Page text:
I should have known this would happen. The same thing happens when I keep a travel journal – I begin to look at the journey through the eyes of a writer, selecting, storing and framing the events of the day and getting them ready for the next morning’s writing session. And when I travel with a camera around my neck, I’m constantly checking the angle of the light and scanning for the next shot. A gratitude journal is no different.
            Then the second shift happened. What you think about expands. By simply looking for gratitude, I found it. And the more I found, the more I felt – the consciousness of gratitude began to be a state of mind, a starting point that had little to do with what was going on around me. Gratitude became the lens through which I saw the world.
            This was a surprise. I had always thought gratitude was an end-point, a sense of well-being experienced at the end of a process of acquisition. What if the consciousness of gratitude is a starting point, a freely chosen state of mind unhinged from the ego’s incessant demands and default dissatisfaction?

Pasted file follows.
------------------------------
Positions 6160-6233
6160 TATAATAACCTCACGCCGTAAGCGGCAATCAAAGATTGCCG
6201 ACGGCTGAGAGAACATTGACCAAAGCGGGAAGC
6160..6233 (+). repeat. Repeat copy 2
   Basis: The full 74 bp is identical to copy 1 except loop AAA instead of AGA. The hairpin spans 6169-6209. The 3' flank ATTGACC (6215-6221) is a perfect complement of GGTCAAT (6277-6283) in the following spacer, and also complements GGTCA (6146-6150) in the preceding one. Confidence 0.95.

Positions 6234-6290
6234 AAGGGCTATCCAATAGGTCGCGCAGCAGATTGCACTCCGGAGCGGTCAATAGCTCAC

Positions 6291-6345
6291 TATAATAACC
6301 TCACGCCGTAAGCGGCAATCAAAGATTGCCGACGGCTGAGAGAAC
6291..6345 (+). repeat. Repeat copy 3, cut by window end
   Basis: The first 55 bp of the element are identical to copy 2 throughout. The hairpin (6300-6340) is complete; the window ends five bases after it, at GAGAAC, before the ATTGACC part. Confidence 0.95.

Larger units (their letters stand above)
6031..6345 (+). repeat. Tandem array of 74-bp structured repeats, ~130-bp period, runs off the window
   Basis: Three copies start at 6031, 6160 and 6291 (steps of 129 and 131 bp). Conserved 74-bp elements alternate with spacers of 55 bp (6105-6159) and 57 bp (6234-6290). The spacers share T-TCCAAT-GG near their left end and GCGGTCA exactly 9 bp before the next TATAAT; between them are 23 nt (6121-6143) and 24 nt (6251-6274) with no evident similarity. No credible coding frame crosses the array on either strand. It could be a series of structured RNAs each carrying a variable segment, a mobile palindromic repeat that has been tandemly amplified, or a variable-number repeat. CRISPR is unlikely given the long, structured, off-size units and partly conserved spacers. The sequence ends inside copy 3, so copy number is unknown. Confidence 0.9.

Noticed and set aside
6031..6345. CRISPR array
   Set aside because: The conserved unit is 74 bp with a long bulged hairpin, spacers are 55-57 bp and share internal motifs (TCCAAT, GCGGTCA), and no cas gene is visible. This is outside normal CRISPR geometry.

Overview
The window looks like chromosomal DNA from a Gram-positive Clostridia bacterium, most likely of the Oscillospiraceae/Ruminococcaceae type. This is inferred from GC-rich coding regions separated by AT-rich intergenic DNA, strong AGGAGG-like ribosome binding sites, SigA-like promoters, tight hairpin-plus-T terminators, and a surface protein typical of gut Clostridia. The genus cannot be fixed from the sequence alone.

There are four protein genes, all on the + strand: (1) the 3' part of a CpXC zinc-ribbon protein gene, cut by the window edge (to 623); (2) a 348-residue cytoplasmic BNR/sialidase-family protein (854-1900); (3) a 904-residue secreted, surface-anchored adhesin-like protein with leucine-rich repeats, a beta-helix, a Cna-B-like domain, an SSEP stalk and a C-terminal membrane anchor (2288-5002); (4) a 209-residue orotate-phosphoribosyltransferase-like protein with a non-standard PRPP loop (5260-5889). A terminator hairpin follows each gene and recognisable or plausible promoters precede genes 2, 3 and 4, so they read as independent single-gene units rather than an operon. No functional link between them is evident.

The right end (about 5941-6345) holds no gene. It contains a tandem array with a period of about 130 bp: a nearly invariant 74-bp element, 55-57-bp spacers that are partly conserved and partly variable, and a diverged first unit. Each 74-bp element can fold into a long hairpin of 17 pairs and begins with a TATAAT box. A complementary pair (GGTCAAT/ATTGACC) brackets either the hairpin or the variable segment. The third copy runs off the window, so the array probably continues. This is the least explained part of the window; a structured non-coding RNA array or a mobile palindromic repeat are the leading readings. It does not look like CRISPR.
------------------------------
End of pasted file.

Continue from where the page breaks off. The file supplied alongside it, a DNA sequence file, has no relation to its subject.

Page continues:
More research was required. I kept journaling.
            As the months rolled on I began to look forward to my morning ritual. It was getting easier. I began to notice that instead of skittering across the surface of my mind the daily ritual of gratitude had worn a groove, a groove I found myself falling into more often than not. Being grateful began to feel normal. I was constructing a new default baseline one journal entry at a time. Aristotle was right. We become what we do.
            The more time I spent in gratitude, the more I realized how little I understood about gratitude. There was still more to discover. But I was willing to learn.